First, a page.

The Police Administration has launched an operation dubbed, “Father Christmas 3,” to ensure a Christmas, void of crime and vehicular accidents.
The operation themed, “Increased Police Presence,” basically entails increased number of police personnel and operations in crime and accident prone areas within the country.
Deputy Commissioner of Police(DCOP) John Kudalor, Director General of Police Operations, launching the operation, said although the police were faced with several constraints such as inadequate vehicles, “We will fight crime to the best of our abilities during the festivities.”
He said festive occasions were characterised by security challenges, which demanded a well thought-out plan to ensure that people went about their duties safely.
“The Police shall intensify patrols in our communities, highways and enhance our presence across the country,” he said, adding that the Police Administration had suspended all annual leave for police personnel during the yuletide to ensure a stronger police presence.
DCOP Kudalor urged the public to corporate with the police in ensuring law and order, because the public were usual sources of information to the Police.
“The strategic direction of the current Police Administration is to acknowledge the needed partnership between the Police and the community, to enable us provide policing that addresses local needs,” he said, adding that “The Police intended to use the reward system as a means of ‘enlisting the public in our intelligence gathering drive”.
On crime prevention, the Director of Operations cautioned that people had to be “crime conscious” to avoid falling victim to crime.
DCOP Kudalor cautioned people who drove unlicensed vehicles to be extra-careful because thieves easily stole these vehicles and replaced them with other licence plates, adding that while driving or walking, people should look out for others who might be trailing them on motor-bikes or cars to harm them.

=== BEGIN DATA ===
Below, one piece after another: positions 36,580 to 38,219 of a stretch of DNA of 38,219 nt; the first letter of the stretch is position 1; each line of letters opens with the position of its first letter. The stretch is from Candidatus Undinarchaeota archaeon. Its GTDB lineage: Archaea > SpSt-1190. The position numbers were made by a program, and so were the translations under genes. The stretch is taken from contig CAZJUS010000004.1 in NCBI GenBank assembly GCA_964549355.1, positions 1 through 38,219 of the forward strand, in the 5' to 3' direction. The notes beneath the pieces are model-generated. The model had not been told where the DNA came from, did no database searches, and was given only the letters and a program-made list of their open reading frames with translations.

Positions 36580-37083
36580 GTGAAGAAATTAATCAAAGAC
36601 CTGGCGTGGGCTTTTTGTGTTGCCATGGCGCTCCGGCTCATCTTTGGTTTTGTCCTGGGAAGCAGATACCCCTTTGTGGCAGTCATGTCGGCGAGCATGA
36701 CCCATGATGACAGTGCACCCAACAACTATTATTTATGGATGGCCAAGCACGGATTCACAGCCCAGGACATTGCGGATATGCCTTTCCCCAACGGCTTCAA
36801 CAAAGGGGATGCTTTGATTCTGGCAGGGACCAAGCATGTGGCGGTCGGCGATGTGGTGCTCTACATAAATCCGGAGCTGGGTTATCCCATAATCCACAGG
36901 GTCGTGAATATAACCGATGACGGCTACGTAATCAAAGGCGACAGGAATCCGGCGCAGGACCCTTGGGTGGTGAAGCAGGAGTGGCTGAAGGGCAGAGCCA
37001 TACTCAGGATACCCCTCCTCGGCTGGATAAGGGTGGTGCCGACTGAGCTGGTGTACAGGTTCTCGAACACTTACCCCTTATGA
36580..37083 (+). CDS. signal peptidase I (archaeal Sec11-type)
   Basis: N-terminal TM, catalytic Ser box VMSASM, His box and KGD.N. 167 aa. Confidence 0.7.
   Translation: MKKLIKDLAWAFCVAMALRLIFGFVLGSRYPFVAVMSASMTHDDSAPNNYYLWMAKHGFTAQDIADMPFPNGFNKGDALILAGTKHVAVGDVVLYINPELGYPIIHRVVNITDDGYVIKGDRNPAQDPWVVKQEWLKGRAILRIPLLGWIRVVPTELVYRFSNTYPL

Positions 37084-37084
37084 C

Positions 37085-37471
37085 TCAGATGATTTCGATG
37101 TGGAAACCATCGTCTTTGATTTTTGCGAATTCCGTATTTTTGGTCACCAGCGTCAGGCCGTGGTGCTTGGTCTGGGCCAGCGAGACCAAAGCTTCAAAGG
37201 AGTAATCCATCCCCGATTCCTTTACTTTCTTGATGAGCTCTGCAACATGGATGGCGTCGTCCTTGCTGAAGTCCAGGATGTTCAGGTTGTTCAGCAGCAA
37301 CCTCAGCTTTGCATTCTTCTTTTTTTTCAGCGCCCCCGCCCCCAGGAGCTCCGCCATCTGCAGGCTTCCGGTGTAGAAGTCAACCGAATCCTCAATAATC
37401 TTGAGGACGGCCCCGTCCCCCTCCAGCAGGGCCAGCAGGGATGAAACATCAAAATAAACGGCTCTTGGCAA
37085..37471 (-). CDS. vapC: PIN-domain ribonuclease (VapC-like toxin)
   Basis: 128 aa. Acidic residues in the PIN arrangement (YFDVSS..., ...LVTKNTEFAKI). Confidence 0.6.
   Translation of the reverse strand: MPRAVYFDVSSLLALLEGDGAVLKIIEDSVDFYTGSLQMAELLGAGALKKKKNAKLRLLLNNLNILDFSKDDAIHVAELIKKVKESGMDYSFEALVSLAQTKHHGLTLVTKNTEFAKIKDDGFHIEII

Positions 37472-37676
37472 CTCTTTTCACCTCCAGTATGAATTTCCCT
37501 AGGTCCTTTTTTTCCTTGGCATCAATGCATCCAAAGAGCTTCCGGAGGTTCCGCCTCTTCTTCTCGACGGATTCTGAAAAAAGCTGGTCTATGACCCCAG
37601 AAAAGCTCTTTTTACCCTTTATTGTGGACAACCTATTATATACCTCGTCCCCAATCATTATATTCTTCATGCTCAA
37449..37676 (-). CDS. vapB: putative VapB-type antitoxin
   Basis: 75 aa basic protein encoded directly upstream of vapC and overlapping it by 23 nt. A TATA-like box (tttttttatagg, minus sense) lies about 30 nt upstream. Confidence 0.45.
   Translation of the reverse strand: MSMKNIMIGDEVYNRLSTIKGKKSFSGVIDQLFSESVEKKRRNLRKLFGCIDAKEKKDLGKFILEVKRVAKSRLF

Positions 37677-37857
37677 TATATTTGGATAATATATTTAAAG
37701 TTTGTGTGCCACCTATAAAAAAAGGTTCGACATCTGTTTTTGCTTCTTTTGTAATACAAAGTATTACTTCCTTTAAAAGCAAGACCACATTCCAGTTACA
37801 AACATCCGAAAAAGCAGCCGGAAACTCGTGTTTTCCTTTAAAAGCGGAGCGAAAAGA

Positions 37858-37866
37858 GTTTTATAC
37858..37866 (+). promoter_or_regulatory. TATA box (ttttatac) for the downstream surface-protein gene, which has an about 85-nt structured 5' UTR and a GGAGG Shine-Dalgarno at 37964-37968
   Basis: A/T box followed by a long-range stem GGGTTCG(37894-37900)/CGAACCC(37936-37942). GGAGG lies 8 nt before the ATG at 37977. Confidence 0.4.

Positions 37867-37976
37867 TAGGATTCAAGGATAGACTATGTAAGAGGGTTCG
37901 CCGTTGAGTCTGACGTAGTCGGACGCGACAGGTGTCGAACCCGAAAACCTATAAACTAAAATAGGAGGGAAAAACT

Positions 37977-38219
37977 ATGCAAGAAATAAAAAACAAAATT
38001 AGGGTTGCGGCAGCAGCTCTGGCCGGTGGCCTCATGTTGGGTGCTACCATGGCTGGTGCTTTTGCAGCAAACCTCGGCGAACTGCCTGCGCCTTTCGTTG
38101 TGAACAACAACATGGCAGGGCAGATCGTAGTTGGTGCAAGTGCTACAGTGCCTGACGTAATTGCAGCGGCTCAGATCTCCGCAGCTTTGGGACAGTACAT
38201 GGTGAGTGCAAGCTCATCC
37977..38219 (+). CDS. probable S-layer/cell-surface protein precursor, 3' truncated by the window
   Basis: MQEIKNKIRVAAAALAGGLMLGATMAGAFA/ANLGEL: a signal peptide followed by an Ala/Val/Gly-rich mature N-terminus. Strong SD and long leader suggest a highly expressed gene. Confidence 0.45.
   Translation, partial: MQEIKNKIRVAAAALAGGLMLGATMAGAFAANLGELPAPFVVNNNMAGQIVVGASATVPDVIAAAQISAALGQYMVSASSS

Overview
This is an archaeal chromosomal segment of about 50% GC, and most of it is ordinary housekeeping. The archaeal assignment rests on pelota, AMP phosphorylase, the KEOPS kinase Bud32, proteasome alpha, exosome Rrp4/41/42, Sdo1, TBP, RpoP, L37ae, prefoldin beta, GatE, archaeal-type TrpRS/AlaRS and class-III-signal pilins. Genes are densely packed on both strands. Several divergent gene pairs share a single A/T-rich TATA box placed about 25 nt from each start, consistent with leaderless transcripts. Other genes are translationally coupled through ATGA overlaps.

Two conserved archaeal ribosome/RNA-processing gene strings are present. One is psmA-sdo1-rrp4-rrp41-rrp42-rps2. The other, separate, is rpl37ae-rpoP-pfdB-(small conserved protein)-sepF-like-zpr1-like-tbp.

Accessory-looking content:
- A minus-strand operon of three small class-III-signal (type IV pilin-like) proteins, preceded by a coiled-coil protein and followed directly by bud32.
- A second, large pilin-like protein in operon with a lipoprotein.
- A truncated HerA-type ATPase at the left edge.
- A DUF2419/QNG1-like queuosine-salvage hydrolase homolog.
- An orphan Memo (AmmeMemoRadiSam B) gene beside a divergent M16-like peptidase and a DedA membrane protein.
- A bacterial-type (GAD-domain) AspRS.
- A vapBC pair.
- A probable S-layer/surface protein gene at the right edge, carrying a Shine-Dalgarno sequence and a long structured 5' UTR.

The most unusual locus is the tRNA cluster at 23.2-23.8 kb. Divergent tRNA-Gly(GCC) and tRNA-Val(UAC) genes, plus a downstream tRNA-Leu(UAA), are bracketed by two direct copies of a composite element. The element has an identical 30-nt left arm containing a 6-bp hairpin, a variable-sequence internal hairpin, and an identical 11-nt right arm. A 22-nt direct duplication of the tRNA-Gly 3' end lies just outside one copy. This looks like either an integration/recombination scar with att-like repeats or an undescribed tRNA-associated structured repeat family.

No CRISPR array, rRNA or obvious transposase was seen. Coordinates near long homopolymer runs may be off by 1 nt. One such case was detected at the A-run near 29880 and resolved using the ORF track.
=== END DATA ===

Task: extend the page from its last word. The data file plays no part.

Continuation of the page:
He said while the Police Administration was thankful to government for presenting more vehicles to them, more of such support was needed not only from government, but other organisation to help enhance the operational capacity of the Police.
Assistant Commissioner of Police(ACP) Angwubutoge Awuni, Commander of Mottor Traffic and Transport Unit (MTTU) of Ghana Police Service, said highway patrols had been highly increased.
“We assure the public, that the Police Administration is putting in every effort, to ensure discipline and safety on our roads,” he said.
ACP Awuni said drivers of vehicles that were not road worthy, especially those with faulty lighting systems, would be arrested and their vehicles impounded until those defects were corrected.
“Some big trucks that move at night have only one instead of two of their head lights functioning effectively. We would impound them when we find them, and they would only be allowed back on the road when they have corrected those faults.”
He reminded the public that the use of motor-cycles for commercial transportation of human beings, popularly known as “okada”, was un-lawful.
“At the moment, the law prohibits motor cycles from being used for commercial purposes. We would thus in fulfilling our duty of ensuring the law is obeyed, arrest anyone who is caught indulging in the okada business, a passenger or a rider” ACP Awuni said.
The MTTU Commander cautioned the public that riding a motor cycle as a passenger was illegal and taking an unnecessary risk.
“In case of an accident, you would not be covered by any form of insurance since the okada system is first and foremost illegal. These okada riders sometimes drop off people in their houses, take a good look, and come in later with gangs to steal.”
ACP Awuni said while there was a lot of work to be done by the MTTU, they needed a lot of support from government, especially with the provision of vehicles, adding that this was most crucial since patrol duties formed quite a bulk of their job.
ACP Christian Tetteh Yohuno, Deputy Police Commander for Greater Accra Region, advised drivers to fix security devices on their vehicles to make it easy for these vehicles to be tracked down when they were stolen.
He said while the police were doing their best, ensuring security was also the duty of the public, adding that when the public cooperated with the police and showed concern for their own security and safety, the police could work more effectively.
Father Christmas 1 was launched in 2009 and Father Christmas 2 in 2010. GNA